Natalie Jo Bachmann, a May 2016 Master of Arts in Museum Studies graduate, recently celebrated one year as STEM outreach programs associate with the Academy of Science-St. Louis, a nonprofit organization dedicated to science literacy and education.
As the STEM outreach programs associate, Bachmann assists with the development, coordination and implementation of STEM outreach programs, including science seminars for the public and student STEM career explorations. She also serves as the Academy's Teen Leader, managing and developing programming for the Academy's Teen Leadership Council and Teen Science Cafes.
Bachmann became connected with the Academy while taking the Museum Project course as part of her Museum Studies program. The course was supposed to be a one-semester internship, but Bachmann stayed for a year creating an online exhibit detailing the Academy’s history. She also curated a physical exhibit that remains on permanent display outside of the Academy offices. It was her exceptional work during her internship that earned her the permanent position.
“No matter what we learn, we take it everywhere we go. It’s our knowledge that allows us to grow in whatever we do. I don’t see finishing my graduate degree to get the job I want, but to be a better person in whatever I do.”
“I was their archive intern, which allowed me to organize their collection, input it into an online database and create a free, easily accessible online exhibit about the history of the Academy of Science-St. Louis,” she said. “At the Academy of Science-St. Louis, I not only have learned archival and museum studies skills, but leadership skills, lessons on teamwork and so many others.”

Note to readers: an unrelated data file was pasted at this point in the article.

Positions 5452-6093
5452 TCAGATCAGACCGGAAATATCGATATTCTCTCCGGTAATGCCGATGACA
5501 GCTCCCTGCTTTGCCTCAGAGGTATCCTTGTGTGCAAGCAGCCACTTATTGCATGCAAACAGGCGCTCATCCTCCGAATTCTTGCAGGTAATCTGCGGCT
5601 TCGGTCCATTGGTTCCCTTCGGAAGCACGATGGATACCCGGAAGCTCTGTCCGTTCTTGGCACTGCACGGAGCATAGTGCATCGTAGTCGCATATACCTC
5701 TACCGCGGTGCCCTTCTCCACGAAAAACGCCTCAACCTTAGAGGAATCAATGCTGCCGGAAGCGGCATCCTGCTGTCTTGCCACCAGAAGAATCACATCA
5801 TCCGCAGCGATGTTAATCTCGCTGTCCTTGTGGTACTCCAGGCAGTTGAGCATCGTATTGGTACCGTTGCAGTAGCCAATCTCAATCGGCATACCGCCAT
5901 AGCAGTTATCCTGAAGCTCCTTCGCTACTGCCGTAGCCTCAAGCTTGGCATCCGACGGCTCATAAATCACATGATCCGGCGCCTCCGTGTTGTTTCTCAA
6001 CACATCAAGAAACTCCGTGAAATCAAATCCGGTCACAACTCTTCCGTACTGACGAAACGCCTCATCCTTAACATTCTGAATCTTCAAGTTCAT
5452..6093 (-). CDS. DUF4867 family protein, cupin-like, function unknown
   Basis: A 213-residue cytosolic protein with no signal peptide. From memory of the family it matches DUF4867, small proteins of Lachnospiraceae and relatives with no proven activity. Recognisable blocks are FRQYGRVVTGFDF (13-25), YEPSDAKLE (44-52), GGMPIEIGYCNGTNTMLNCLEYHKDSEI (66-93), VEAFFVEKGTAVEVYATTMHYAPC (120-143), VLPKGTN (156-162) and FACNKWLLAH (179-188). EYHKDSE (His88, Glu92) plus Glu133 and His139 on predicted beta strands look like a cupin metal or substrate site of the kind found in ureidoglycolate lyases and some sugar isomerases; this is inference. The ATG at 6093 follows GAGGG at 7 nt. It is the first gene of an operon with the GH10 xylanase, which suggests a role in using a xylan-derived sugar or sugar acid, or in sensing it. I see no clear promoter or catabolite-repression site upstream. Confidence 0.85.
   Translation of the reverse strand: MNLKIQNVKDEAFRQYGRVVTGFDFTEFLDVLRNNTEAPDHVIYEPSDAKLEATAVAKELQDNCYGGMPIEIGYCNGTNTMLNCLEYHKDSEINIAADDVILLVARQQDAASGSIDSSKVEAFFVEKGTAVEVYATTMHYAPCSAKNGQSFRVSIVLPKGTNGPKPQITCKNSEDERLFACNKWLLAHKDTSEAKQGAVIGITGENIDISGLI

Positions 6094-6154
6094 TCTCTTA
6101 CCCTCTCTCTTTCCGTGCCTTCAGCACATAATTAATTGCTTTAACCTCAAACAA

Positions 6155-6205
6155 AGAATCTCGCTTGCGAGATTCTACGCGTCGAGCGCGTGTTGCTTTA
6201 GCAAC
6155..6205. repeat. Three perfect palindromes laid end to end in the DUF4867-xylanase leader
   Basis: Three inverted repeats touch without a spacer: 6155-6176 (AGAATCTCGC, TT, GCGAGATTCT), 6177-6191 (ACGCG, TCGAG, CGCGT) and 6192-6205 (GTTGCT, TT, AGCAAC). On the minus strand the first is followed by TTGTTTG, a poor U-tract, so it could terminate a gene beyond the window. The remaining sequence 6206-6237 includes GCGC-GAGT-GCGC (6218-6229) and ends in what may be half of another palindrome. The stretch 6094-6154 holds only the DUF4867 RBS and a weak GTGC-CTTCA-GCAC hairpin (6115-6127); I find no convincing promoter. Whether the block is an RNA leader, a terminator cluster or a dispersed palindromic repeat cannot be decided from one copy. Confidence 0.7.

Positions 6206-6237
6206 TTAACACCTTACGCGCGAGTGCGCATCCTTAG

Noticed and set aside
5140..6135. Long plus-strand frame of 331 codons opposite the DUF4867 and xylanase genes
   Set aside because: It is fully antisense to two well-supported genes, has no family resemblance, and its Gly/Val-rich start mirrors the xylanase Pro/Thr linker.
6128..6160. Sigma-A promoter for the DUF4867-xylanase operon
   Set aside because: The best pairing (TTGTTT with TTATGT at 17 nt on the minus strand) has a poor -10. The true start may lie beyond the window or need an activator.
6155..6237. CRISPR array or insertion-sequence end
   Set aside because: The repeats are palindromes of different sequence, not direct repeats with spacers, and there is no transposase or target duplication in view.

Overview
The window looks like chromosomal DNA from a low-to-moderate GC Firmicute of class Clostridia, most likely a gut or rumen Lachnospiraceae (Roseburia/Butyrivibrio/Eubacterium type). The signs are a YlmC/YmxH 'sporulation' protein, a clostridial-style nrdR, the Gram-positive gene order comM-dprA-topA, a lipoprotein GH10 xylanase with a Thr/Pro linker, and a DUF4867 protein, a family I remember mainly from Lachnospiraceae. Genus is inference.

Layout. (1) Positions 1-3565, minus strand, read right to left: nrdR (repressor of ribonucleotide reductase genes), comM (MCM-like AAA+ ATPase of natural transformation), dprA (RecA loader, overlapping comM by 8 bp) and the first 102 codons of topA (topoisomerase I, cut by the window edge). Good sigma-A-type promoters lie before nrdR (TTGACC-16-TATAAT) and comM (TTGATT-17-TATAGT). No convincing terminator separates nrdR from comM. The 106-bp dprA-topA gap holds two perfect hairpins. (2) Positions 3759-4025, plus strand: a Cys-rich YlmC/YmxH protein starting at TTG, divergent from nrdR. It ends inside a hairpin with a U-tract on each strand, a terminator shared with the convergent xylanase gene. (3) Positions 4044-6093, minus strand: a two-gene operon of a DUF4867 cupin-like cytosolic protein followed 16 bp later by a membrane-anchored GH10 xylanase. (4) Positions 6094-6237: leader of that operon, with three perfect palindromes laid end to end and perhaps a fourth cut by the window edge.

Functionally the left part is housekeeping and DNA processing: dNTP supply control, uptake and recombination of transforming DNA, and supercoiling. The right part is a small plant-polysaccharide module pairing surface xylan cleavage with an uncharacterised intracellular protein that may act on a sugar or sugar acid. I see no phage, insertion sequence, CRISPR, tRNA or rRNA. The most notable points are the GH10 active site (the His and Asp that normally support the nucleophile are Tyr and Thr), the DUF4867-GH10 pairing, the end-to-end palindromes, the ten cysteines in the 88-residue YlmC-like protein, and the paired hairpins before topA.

Bachmann said that in addition to providing her with an internship that led to a fulltime job, the museum studies program, with the help of instructor Beth Hansen, allowed her to complete projects that made an impact on her own hometown.
“It was in professor Hansen’s class that I was able to actually create a project that I not only enjoyed doing, but it also was very personal to my hometown and its historical relevance,” she said. “For this class, our jobs were to pick a historic place that was not on the National Register for Historic Places yet and make a case as to why it should be. I chose a place in my hometown, which allowed me to go out in my community and make real-world connections that related to my field of study.”
Bachmann said she’s a first-generation student in her immediate family, so earning her master’s degree was an incredible achievement.
“I am so very grateful to have had the opportunity to learn and grow. This program has allowed me to create hands-on projects that I was able to finish,” she said. “No matter what we learn, we take it everywhere we go. It’s our knowledge that allows us to grow in whatever we do. I don’t see finishing my graduate degree to get the job I want, but to be a better person in whatever I do.”